The Just Want Privacy campaign claims it’s on the verge of turning the tide nationwide against bathroom policies intended to protect transgender rights. But the opposing campaign has received even more money.

Share story

Will Washington turn the tide nationwide against policies intended to protect bathroom rights for transgender people?

Boosted by a $50,000 donation, the campaign Just Want Privacy claims it will.

The group is trying for the second time to get an initiative on the ballot, I-1552, that would make individuals in schools and other public places use facilities that correspond to the gender they were identified with at birth.

On Monday, Just Want Privacy announced that over the weekend it had received the contribution.

Most Read Stories

Unlimited Digital Access. $1 for 4 weeks.

“This is a big deal folks,” wrote campaign chair Joseph Backholm in the announcement, posted on Facebook. “While we had originally planned to pay for 100K signatures, we are hopeful now that we will be able to pay for 150K signatures.”

The campaign, which failed to get enough signatures last year to qualify for the ballot, needs to get 260,000 signatures by July in order to be voted on in 2017.

Backholm did not say who gave the donation, and it does not yet appear on the state Public Disclosure Commission’s website. The largest contribution listed to date this year is $25,000 from Cedar Park Assembly of God Church, and in all Just Want Privacy has collected $156,000 in contributions, according to the latest reports.

Financially, the campaign has a lot of catching up to do.

Opposition campaign Washington Won’t Discriminate reported donations totaling $283,000, including $50,000 from the ACLU of Washington and $25,000 from Microsoft.

A fundraising email Tuesday from Washington Won’t Discriminate, nonetheless, sounded an alarm. “They’re buying access to the ballot and if they keep this up they have a real shot,” wrote campaign chairman Seth Kirby, a transgender man.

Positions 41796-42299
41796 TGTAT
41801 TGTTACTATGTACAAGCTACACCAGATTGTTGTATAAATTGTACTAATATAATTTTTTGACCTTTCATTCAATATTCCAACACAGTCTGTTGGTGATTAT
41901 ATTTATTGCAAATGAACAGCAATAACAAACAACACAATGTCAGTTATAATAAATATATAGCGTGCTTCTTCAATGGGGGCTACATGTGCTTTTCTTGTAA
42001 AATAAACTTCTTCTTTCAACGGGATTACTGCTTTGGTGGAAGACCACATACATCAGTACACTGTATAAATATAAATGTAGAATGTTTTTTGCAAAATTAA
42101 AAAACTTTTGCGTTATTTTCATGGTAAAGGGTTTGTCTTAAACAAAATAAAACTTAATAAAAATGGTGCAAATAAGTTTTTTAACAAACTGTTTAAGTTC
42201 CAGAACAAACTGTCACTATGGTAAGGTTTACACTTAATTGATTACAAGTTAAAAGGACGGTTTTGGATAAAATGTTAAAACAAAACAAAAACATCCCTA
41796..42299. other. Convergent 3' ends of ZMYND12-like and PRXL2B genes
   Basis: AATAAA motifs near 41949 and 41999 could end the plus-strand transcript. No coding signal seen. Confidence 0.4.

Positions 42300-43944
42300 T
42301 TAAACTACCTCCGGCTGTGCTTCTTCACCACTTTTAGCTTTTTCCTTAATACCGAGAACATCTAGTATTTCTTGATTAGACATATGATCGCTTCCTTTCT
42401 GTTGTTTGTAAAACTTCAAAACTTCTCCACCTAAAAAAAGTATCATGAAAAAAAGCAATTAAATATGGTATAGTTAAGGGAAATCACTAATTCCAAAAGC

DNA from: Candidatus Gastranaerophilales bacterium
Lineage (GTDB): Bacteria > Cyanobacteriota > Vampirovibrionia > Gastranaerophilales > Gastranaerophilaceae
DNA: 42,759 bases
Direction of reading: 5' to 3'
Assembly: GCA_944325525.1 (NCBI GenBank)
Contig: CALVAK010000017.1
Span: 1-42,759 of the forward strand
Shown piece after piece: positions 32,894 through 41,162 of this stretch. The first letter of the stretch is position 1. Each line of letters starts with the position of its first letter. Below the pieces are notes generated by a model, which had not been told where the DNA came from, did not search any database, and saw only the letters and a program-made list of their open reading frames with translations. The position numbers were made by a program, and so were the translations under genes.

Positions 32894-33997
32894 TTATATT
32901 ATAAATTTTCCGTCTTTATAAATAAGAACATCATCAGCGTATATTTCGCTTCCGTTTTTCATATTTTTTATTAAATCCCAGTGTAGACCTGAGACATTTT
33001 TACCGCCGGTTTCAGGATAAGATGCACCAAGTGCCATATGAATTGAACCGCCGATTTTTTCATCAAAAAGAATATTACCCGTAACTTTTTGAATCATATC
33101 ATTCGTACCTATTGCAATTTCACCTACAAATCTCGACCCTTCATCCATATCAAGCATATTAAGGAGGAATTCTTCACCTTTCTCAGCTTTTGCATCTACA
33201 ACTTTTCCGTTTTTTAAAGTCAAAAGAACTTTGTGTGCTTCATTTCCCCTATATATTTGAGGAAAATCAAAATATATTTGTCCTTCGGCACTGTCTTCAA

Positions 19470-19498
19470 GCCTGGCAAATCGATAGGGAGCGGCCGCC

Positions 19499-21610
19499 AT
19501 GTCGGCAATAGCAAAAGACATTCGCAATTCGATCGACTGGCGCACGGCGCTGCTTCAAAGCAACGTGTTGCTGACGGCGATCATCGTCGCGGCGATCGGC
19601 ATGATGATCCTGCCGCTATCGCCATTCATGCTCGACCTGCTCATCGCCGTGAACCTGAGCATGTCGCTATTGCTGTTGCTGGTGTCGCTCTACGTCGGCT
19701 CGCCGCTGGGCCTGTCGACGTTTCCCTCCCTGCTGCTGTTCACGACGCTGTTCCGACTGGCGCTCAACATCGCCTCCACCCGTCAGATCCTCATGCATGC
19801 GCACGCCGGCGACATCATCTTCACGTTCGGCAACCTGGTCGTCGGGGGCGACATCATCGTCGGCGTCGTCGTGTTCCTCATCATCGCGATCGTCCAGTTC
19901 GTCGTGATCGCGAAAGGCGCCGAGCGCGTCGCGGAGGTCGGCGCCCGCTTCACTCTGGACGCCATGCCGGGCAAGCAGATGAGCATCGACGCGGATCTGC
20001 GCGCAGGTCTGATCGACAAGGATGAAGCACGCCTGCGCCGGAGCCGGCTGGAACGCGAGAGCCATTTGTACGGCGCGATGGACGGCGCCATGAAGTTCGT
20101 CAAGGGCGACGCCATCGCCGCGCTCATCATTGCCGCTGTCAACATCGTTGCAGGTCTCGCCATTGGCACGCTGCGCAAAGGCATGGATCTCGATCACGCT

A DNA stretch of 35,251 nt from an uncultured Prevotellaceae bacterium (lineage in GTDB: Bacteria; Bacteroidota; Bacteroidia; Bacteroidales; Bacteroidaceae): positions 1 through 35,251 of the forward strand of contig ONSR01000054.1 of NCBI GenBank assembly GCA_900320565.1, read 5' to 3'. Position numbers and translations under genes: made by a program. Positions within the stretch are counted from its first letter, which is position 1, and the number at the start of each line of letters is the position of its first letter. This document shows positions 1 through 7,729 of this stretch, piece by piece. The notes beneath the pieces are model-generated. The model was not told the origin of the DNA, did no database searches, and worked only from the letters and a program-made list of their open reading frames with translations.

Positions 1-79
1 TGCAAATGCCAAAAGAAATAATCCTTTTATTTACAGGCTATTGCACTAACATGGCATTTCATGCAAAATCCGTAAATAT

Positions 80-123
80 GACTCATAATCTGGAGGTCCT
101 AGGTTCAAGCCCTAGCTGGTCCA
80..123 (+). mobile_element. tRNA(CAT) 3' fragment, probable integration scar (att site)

“The opposition wants Washington to be the poster-child for a national anti-transgender movement,” he added, a notion he said made his stomach churn.

But I-1552 does not seem like an easy win.

Amazon, Google and an array of public figures have gone on record opposing Just Want Privacy’s aims. And fighting I-1552 is a central theme of current Pride month activities. Washington Won’t Discriminate posted on Facebook that it found hundreds of supporters at the Volunteer Park Pride Festival last weekend.

The battle over bathrooms and locker rooms heated up locally after a state Human Rights Commission regulation went into effect in late 2015. The regulation guarantees access to such facilities at public and private buildings — including schools, restaurants and places of employment — according to a person’s gender identity.

That’s the only way transgender people can feel safe and comfortable, said supporters of the regulation.

But opponents said they didn’t feel safe, raising the specter of facilities invaded by men pretending to be transgender women.

Sometimes, the bathroom issue flares up in unexpected ways. Last week, the Seattle Public Library denied a transgender man access to the only private restroom in its downtown building. The library said the restroom, located in the Central Library’s children’s section, is reserved for families.

The incident caused a stir among LGBTQ activists and prompted a complaint by the man to the city’s Human Rights Commission. And the library struggled to explain itself, issuing two statements, the second more apologetic.

“To our transgender community, for whom our current practices are less than supportive in your most personal expression, we extend our apologies,” read the most recent statement posted late Monday by City Librarian Marcellus Turner.

The library will make private restrooms available upon request until a new gender-neutral facility opens by year’s end, he said.